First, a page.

Court Interferes in Church Self-Administration in Hiring Decision

Country: Spain

Date of incident: April 20, 2011

The Spanish Constitutional Tribunal ruled that Catechism teacher Resurrección Galera Navarro whose working contract was not renewed after marrying a divorced man and not informing her employer, she was dismissed unlawfully. Employer Ferrer Guardia Catholic School in Almeria was sentenced to pay compensation. Acknowledging the human dimension of this incident, it is in any case necessary that religious institutions are able to establish their own rules and ethos.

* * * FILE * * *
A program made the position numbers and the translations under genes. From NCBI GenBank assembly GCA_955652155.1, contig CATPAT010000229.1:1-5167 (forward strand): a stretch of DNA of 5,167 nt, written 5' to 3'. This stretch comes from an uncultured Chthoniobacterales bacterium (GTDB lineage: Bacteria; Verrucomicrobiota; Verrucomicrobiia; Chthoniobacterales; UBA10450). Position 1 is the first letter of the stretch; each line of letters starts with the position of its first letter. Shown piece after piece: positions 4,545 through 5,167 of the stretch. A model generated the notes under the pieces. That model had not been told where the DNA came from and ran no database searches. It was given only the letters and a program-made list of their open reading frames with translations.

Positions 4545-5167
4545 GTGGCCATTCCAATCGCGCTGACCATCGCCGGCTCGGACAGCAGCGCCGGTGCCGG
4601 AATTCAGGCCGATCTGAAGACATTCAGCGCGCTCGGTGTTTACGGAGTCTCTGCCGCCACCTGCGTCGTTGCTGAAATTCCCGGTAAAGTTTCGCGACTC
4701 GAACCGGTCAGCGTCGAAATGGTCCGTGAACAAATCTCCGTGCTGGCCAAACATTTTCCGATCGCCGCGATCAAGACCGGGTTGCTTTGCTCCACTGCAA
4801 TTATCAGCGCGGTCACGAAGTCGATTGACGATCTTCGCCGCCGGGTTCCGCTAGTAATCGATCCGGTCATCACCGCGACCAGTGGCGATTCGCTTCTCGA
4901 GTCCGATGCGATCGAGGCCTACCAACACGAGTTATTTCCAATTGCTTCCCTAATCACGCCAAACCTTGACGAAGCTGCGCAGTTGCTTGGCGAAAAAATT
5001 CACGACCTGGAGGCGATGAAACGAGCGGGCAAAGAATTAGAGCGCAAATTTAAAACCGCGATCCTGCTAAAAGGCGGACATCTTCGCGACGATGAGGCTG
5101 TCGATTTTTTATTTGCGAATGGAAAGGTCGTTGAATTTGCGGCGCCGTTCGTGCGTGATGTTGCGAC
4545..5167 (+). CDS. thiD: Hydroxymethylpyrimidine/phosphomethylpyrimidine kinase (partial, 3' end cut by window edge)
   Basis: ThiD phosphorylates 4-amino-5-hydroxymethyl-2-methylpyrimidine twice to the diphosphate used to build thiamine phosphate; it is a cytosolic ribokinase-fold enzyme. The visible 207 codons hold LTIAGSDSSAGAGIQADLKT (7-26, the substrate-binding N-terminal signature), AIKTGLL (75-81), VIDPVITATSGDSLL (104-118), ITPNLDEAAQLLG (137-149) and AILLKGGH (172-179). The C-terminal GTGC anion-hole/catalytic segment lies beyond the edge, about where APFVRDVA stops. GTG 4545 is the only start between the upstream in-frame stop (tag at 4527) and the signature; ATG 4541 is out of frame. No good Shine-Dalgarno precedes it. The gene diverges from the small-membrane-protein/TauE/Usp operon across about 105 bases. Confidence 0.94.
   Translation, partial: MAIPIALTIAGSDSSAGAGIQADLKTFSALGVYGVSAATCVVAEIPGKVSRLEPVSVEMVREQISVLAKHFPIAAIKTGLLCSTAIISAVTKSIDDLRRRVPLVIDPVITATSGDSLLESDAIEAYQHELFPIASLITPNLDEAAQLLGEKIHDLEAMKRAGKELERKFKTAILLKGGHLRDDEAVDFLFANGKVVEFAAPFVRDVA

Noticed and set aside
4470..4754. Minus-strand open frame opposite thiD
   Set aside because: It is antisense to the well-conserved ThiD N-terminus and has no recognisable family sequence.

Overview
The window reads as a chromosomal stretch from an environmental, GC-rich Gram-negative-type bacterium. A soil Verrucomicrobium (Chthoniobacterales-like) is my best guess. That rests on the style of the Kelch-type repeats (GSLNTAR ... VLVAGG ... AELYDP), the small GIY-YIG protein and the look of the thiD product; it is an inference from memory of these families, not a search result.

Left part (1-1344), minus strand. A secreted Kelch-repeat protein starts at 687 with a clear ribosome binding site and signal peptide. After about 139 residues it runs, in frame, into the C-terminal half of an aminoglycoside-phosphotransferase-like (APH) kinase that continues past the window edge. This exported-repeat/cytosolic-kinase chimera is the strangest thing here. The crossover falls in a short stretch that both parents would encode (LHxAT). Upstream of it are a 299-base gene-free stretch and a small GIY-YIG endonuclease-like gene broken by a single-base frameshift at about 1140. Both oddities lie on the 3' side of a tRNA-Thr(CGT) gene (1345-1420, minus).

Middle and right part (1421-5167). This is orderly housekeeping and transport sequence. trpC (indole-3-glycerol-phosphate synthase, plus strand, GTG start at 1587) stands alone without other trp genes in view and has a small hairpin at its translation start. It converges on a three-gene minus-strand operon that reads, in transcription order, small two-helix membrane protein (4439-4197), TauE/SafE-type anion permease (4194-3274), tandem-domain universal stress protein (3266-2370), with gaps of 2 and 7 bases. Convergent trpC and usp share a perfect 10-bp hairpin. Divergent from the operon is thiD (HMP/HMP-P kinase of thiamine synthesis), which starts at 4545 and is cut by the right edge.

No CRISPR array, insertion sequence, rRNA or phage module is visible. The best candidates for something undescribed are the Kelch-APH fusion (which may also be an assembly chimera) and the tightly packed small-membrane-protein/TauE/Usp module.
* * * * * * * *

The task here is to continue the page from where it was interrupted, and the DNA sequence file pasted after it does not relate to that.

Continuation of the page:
Mrs. Galera sued the school and the Dioceses of Almería for discrimination. On December 13th, 2001, the Trial Court of Almeria (Juzgado de lo Social nº 3) in judgement 881-2001 dismissed her claim on the grounds that she was not fired but her contract had only came to an end with no renewal. The court also noted that the Bishop decision was in agreement with article III of the Treaty between Spain and the Holy See from 1979, Act 2/2006, and Royal Decree 696/2007. The mentioned legal framework establishes that religion teachers need to be declared competent to teach by the church. The Supreme Justice Tribunal of Andalucía confirmed this legal outcome on April 23, 2002, under judgement 486-2002. Galera appealed to the Constitutional Tribunal (CT) which overturned the two previous judgements under the leadership of Manuel Aragon in April 2011. The CT found that the agreements between the Holy See and Spain are of lower hierarchy than the Spanish Constitution; and that article 14 of the Constitution guaranties equality and non-discrimination rights. The CT understood that Galera had suffered discrimination in freedom of belief, and right to privacy. According to the CT, the fact that Galero married a divorced man in contradiction to Catholic doctrine does not affect her knowledge on Catholic doctrine nor her teaching skills. The Dioceses of Almeria argued that Galera´s civil marriage is not coherent with the catholic doctrine, and therefore she lacks of an essential qualification for a Catechism teacher, which is to teach consistently and live accordingly. The CT however found that "religious criteria cannot preempt fundamental rights". The right of association by which an organization can grant or deny membership based on the adherence of candidates to the organization foundational principles or doctrine, is also a fundamental right. Equally, to exercise the institutional dimension of freedom of religions requires to hold authority over internal matters and hiring policies. Sources: